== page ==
— Suzanna Stirs the Fire • Emily Calvin Blake

... the way, as a rule wild bears were not in the habit of going around dangling chains behind them, which was just what he discovered this animal did. He had heard the peculiar jangling sound as the beast first rushed the camp; but at the time was hardly stopping to investigate ...
— The Boy Scouts' First Camp Fire - or, Scouting with the Silver Fox Patrol • Herbert Carter

... life, as if artificial life were not also natural. The smoothest curled courtier in the boudoirs of a palace has an animal nature, rude and aboriginal as a white bear, omnipotent to its own ends, and is directly related, there amid essences and billets-doux, to Himalaya mountain-chains[509] and the axis of the globe. If we consider how much we are nature's, we need not be superstitious about towns, as if that terrific or benefic force did not find us there also, and fashion cities. Nature, ...
— Essays • Ralph Waldo Emerson

... herself on to that family tree of all others! To think that she may take that name herself and, for aught we know, add half a dozen more to the list; all boys, probably, who would marry in course of time and produce others, piling Hoggs on Hoggs, as it were! It is like one of those horrible endless chains that are ...
— Ladies-In-Waiting • Kate Douglas Wiggin

... 'babes.' I go for all, because some one must go for all. I didn't kill father, but I've got to go. I accept it. It's all come to me here, here, within these peeling walls. There are numbers of them there, hundreds of them underground, with hammers in their hands. Oh, yes, we shall be in chains and there will be no freedom, but then, in our great sorrow, we shall rise again to joy, without which man cannot live nor God exist, for God gives joy: it's His privilege—a grand one. Ah, man should be dissolved in prayer! What should I ...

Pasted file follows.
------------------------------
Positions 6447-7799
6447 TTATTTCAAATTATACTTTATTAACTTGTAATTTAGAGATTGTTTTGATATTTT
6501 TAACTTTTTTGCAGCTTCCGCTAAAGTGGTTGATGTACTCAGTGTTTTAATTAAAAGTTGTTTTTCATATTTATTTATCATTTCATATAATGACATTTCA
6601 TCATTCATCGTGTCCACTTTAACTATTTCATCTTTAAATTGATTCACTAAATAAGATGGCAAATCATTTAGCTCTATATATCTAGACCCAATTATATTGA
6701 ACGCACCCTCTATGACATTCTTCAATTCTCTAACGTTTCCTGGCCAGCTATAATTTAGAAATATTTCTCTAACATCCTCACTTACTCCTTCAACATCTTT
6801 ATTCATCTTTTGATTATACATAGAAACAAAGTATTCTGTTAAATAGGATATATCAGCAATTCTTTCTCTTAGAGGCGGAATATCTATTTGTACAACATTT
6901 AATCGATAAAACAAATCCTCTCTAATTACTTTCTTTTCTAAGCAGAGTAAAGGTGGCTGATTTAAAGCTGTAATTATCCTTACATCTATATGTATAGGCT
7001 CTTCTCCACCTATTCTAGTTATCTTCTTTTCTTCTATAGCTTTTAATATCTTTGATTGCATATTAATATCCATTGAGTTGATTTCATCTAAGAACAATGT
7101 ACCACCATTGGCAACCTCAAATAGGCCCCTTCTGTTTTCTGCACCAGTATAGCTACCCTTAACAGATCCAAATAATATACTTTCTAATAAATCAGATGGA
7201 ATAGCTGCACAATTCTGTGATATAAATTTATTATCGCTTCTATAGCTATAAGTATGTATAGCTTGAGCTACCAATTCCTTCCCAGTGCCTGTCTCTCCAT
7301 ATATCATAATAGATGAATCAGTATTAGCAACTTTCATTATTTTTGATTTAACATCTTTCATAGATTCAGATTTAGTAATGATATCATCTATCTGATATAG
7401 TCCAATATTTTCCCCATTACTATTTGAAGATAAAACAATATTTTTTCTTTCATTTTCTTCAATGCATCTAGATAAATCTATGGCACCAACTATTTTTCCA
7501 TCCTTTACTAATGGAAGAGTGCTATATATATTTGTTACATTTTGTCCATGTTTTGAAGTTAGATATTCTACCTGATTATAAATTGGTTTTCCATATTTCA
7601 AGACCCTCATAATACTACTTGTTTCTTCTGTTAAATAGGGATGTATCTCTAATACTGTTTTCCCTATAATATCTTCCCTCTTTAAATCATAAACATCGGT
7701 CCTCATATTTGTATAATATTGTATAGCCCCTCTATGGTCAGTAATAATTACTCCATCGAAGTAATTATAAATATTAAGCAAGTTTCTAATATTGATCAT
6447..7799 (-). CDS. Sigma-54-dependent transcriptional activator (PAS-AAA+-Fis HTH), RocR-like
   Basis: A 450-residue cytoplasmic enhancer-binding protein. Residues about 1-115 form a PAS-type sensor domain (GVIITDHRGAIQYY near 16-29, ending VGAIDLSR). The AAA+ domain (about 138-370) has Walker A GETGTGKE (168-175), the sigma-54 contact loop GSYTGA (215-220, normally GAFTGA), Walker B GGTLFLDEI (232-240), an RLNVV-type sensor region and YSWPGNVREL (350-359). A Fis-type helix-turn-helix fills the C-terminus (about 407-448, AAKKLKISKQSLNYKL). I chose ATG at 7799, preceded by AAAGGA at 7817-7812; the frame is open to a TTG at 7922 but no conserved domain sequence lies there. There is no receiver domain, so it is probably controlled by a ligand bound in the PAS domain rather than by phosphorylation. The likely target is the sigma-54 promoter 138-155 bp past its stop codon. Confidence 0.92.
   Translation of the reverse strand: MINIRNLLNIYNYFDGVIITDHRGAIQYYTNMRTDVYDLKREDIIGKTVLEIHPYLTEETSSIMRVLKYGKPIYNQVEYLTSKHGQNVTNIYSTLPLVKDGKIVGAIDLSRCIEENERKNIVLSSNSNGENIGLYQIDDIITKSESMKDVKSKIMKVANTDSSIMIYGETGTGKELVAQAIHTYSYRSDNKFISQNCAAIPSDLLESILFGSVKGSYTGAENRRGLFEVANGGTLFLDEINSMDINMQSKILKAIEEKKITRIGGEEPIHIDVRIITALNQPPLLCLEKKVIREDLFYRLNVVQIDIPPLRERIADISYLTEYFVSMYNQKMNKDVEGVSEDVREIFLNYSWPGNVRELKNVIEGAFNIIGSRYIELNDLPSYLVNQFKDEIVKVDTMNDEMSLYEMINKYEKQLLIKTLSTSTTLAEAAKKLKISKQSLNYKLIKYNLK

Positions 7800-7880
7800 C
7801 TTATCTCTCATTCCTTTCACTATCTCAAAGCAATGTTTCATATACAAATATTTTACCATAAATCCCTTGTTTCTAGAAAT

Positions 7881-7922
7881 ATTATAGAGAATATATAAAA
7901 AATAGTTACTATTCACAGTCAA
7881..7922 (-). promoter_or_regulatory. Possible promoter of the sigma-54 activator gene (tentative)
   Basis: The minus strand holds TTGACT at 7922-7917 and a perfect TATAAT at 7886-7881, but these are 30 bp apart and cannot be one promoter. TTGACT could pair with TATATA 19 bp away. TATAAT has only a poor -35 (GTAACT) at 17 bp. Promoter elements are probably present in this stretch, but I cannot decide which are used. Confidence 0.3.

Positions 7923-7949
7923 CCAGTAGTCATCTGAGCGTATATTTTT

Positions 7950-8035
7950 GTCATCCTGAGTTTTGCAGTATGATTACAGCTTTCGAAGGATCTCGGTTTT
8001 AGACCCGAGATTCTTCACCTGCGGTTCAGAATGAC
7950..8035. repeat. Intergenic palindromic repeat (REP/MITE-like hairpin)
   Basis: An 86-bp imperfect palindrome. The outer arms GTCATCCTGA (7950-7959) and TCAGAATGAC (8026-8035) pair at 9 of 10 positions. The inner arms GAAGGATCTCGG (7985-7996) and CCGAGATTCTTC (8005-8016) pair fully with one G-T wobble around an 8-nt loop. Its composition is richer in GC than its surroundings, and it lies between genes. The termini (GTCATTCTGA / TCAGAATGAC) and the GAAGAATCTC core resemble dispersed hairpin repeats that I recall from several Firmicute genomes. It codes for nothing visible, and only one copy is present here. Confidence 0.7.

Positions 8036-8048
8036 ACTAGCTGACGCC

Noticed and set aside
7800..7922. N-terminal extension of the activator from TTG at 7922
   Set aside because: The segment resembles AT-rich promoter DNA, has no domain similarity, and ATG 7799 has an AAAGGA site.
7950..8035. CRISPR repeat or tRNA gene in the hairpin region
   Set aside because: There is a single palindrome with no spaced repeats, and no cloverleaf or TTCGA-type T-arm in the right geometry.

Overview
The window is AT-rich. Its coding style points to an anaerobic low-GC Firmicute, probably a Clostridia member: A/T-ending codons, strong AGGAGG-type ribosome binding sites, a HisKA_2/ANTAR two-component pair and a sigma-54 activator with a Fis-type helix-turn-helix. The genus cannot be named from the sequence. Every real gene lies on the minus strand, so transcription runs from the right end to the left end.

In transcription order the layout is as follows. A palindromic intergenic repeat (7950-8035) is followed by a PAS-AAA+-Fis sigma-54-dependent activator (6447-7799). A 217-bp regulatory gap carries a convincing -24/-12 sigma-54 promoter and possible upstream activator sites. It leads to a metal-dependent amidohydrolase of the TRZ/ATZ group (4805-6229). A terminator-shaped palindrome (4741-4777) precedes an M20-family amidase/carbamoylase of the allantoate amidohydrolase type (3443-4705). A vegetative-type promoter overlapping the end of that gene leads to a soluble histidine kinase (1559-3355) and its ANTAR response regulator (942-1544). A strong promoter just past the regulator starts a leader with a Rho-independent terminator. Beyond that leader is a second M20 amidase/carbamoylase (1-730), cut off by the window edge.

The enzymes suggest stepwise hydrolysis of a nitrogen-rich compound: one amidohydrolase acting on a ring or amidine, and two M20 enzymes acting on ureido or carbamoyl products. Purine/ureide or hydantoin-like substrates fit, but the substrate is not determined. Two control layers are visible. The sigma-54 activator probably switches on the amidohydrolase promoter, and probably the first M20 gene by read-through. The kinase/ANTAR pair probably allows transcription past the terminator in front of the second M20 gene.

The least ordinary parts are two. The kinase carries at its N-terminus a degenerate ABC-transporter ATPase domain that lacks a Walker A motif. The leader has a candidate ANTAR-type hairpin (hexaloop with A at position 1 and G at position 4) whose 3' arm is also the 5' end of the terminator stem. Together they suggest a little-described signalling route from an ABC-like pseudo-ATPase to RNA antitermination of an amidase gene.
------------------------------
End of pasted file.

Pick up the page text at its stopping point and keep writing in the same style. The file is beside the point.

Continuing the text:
— The Brothers Karamazov • Fyodor Dostoyevsky

... those hills of snow, Which thy frozen bosom bears, On whose tops the pinks that grow Are of those that April wears! But first set my poor heart free, Bound in those icy chains by thee. ...
— Familiar Quotations • John Bartlett

... our blood. She is our mother. As far back as we can trace all our line was born to the sea." She laughed and went on. "We've pirates and slavers in our family, and all sorts of disreputable sea-rovers. Old Ezra West, just how far back I don't remember, was executed for piracy and his body hung in chains at Plymouth. ...
— The Mutiny of the Elsinore • Jack London

... the hope of the human race—that the earth could see consolation in the thought of the asylum at last open to the down-trodden of all nations. Three years later the Abbe Taynals, writing of the American Revolution, said: "At the sound of the snapping chains our own fetters seem to grow lighter, and we imagine for a moment that the air we breathe grows purer at the news that the universe counts some tyrants the less." Ten years after that the editor Prudhomme declared: "Philosophy and America ...
— The Parts Men Play • Arthur Beverley Baxter

... They guessed our loss at four or five hundred; it amounted to one hundred and seventy-two. In his private letters to the Admiralty, Nelson affirmed, that had our force arrived as he intended, it was not all the chains in France which could have prevented our men from bringing off the whole of the vessels. There had been no error committed, and never did Englishmen display more courage. Upon this point Nelson was fully satisfied; but he said he should never bring himself again ...